Experts are of the opinion that apart from the devastations of the Second World War, no other phenomenon has had more debilitating consequences on mankind like drug scourge. This view is anchored on the fact that even the much dreaded HIV/AIDS which has yet defied any known cure has narcotics as one of its principal causes. Besides, drugs are known to induce social vices, civil upheavals and other forms of criminalities.
Drug trafficking and abuse are a twin demon plaguing Nigeria and this is heart-rending. There is hardly a week in which the NDLEA does not arrest some drug couriers or destroy Indian hemp plantations. The agency’s Chairman/Chief Executive, Ahmadu Giade, recently told stakeholders that the “NDLEA played a very crucial role towards the peaceful conduct of the last general elections. This is because the monetary value of seized drugs and cannabis plant destroyed in 2014 hit a record high of N542bn. This huge amount is mind-blowing and has the capacity to derail the most credible elections. Such proceeds can be used to either subvert the wishes of the electorate or instigate upheavals.”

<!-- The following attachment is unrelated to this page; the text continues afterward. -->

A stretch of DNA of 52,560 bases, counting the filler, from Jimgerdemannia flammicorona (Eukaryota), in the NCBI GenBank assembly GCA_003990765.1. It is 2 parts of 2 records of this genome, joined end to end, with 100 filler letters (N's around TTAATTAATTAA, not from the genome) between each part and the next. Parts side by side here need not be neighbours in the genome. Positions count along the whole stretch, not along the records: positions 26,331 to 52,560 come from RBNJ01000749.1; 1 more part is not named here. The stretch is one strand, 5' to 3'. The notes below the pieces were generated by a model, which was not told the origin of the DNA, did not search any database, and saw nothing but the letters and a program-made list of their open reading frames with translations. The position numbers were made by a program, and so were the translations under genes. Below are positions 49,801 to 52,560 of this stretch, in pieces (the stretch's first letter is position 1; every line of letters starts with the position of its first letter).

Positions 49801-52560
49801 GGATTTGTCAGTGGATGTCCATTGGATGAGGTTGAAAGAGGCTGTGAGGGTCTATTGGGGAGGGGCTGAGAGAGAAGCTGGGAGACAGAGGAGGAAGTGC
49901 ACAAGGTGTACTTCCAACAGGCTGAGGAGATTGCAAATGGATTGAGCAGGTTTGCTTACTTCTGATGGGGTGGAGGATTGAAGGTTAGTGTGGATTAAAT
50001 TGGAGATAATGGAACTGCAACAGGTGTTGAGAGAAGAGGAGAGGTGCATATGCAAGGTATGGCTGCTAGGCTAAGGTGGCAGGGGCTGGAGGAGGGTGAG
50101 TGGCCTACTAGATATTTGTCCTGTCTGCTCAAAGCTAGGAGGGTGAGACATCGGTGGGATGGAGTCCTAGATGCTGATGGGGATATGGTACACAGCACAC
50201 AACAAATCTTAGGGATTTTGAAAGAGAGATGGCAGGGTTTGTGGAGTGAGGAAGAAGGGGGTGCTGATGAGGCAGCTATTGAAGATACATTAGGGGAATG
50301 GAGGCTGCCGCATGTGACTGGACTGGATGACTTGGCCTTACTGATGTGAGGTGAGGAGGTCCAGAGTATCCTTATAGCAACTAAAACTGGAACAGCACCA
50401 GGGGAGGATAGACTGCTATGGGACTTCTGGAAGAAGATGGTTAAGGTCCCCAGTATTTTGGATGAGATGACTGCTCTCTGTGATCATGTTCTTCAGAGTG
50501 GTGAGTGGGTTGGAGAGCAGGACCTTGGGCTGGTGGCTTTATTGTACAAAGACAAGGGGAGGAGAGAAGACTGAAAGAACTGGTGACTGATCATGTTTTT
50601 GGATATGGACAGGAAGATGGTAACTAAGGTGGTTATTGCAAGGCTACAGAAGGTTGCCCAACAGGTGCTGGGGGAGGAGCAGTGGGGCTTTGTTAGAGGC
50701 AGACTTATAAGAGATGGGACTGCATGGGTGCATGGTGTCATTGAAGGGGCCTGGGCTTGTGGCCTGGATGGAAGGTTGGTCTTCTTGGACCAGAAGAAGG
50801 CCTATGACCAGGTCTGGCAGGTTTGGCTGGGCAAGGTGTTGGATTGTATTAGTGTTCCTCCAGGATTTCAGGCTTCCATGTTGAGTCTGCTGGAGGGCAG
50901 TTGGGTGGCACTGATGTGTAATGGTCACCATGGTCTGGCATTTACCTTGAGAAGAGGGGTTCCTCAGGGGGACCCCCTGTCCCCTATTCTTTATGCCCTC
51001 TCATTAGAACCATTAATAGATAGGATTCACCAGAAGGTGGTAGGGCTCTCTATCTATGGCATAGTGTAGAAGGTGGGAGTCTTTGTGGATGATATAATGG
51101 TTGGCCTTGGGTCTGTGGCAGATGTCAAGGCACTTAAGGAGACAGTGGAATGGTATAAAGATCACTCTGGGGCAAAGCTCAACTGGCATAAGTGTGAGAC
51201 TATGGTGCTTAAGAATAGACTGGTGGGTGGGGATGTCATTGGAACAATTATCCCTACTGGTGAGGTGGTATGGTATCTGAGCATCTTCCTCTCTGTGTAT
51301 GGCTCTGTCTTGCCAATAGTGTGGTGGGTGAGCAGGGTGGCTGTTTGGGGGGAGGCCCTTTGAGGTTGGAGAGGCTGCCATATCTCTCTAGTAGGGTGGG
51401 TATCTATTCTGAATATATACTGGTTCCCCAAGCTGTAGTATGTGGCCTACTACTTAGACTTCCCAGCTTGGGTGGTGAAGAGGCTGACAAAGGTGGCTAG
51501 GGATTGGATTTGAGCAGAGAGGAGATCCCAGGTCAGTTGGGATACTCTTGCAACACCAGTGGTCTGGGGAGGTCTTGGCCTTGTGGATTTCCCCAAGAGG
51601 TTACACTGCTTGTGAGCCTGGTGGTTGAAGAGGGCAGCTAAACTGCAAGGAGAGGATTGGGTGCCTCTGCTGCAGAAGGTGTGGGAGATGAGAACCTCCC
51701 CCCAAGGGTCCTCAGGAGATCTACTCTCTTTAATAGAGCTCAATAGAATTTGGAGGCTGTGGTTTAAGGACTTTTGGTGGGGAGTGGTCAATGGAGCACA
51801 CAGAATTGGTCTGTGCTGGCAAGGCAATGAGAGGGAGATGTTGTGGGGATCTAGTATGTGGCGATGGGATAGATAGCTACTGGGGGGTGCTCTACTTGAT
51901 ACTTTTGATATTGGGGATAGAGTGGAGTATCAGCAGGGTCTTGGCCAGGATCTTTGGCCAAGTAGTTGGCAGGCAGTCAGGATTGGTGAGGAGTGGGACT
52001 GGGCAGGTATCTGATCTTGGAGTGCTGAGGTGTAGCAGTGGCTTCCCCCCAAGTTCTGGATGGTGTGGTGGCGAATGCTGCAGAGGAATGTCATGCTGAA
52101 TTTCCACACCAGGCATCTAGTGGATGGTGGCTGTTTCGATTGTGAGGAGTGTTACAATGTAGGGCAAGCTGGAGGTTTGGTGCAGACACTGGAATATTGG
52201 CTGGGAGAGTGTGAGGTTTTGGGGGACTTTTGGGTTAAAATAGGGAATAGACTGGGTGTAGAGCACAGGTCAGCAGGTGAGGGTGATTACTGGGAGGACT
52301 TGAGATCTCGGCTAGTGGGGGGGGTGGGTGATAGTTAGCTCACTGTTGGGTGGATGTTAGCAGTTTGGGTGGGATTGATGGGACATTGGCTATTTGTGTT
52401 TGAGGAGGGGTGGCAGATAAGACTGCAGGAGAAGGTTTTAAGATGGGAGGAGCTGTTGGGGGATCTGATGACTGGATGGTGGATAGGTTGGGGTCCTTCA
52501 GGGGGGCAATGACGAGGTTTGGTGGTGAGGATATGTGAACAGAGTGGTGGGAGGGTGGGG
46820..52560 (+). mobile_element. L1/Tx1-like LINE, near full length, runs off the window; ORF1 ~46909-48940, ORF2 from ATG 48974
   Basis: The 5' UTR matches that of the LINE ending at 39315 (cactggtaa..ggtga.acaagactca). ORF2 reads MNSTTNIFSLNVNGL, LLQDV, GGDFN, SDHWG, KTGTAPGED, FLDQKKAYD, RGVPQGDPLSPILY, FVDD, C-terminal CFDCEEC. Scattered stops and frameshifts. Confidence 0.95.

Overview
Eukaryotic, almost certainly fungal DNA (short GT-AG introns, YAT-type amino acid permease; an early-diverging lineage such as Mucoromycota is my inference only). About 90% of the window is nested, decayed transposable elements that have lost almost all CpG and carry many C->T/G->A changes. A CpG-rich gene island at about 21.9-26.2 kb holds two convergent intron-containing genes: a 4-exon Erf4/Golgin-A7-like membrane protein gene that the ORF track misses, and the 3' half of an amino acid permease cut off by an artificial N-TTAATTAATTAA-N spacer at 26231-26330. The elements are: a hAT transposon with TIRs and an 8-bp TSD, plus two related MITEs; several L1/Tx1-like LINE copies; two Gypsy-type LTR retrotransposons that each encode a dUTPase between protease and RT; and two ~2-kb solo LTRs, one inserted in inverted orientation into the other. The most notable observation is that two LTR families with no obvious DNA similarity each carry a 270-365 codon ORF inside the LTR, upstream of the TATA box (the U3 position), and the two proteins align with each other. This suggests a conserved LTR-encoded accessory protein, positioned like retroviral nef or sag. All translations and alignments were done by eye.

In an article entitled, “Do the math – why the illegal business is thriving”, Oriana Zill and Lowell Bergman offered insights into the lucrative nature of the illicit trade. According to the researchers, “What keeps the drug industry going is its huge profit margins. Producing drugs is a very cheap process. Like any commodities business, the closer you are to the source the cheaper the product. Processed cocaine is available in Colombia for $1,500 per kilo and sold on the streets of America for as much as $66,000 a kilo (retail). Heroin costs $2,600/kilo in Pakistan, but can be sold on the streets of America for $130,000/kilo (retail). And synthetics like methamphetamine are often even cheaper to manufacture costing approximately $300 to $500 per kilo to produce in clandestine labs in the US and abroad and sold on the US streets for up to $60,000/kilo (retail).”
Any wonder many Nigerians now volunteer to be recruited as couriers of these deadly substances? The NDLEA claimed to have arrested 3,478 persons between January and May 2015 over drug-related offences. The agency said it also apprehended a suspected drug kingpin, Chukwunwendu Ikejiakwu, aka Blessed, after 13 months of “high level surveillance.” The agency explained that Ikejiakwu led an international drug trafficking organisation that recruited and sponsored drug couriers to China, Malaysia, Turkey and Italy.